When a child falls and scuffs a knee, we kiss the boo-boo. A boo-boo kiss doesn’t really make the injury “all better” but, it is an important first step. It acknowledges the injury. The child is comforted that an adult is in charge. They know they are not alone. The hurt knee might need stitches, or it might just need some soap and water and a super hero bandage. Either way, the boo-boo kiss is the first step to things falling into order.
A funeral is like a boo-boo kiss. Everyone needs to start somewhere when someone in the family dies. The funeral, regardless of its form, acknowledges that life has changed for everyone. Gathering together provides an opportunity to give and receive comfort. It provides an opportunity to share memories. The child can see that he is not alone in his feelings of sadness. The funeral is for all family, friends, and, yes, the kids.
Kenneth J Doku Ph.D., author of Good Mourning psychocologytoday.com, suggests that children be asked if they wish to attend the funeral. The child chooses. This means an adult should be able to tell the child what she can expect so the choice is an informed one.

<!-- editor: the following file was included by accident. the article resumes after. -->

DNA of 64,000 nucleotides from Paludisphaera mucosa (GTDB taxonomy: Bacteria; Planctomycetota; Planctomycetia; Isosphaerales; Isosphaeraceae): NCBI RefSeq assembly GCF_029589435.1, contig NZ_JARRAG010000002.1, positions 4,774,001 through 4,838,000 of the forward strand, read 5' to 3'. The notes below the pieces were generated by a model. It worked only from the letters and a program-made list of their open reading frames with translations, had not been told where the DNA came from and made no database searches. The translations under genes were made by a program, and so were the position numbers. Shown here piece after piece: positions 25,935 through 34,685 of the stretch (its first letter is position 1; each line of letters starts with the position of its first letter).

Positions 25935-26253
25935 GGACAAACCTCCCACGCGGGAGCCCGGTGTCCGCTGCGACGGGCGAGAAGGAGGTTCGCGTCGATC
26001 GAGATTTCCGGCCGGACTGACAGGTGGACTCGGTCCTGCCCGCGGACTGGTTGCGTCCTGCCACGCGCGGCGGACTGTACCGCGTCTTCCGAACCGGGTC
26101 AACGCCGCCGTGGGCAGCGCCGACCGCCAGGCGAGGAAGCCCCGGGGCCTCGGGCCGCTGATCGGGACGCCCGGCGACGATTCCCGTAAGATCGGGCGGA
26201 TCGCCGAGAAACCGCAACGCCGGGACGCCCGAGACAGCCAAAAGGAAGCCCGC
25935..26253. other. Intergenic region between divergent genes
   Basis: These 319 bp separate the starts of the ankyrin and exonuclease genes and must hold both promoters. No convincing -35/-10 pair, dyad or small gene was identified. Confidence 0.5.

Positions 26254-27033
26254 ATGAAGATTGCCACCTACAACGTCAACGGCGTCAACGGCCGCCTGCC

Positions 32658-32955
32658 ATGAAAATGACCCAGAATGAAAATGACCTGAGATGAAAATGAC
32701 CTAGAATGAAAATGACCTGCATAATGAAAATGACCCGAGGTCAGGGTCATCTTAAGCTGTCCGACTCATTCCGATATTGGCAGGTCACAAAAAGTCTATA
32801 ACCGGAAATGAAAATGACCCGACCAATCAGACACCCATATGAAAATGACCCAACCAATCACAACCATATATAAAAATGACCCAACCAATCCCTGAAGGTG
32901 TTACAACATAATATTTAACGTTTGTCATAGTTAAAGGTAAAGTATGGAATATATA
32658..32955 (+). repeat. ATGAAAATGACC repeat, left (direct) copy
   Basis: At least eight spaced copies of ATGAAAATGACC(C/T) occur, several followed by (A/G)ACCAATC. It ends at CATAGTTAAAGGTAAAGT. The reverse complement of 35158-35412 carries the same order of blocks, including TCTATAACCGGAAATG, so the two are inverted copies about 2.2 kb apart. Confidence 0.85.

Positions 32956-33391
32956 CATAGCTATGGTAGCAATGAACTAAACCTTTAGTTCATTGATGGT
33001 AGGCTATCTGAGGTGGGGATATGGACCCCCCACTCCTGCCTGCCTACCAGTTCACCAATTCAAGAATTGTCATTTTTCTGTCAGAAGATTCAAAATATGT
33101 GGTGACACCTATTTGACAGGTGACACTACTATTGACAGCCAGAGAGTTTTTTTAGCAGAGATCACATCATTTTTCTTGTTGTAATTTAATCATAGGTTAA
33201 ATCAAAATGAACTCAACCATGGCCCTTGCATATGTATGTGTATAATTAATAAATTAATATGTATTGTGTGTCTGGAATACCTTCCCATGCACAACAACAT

When children are a part of the family experiencing loss, they should be considered from the very beginning of funeral preparations. Those family members making arrangements, should ask the funeral director about how children will be accommodated. Ask about a family lounge where kids may take a break. Ask if you can bring snacks for the younger ones.
The adults in charge should be sure they have all the information needed so they can properly prepare the children in the family. A funeral isn’t easy, it does not make the loss less acute, and nothing can make it “all better.” A funeral is an important first step to a healthy adjustment to loss. Kids should be included to the extent they wish to be.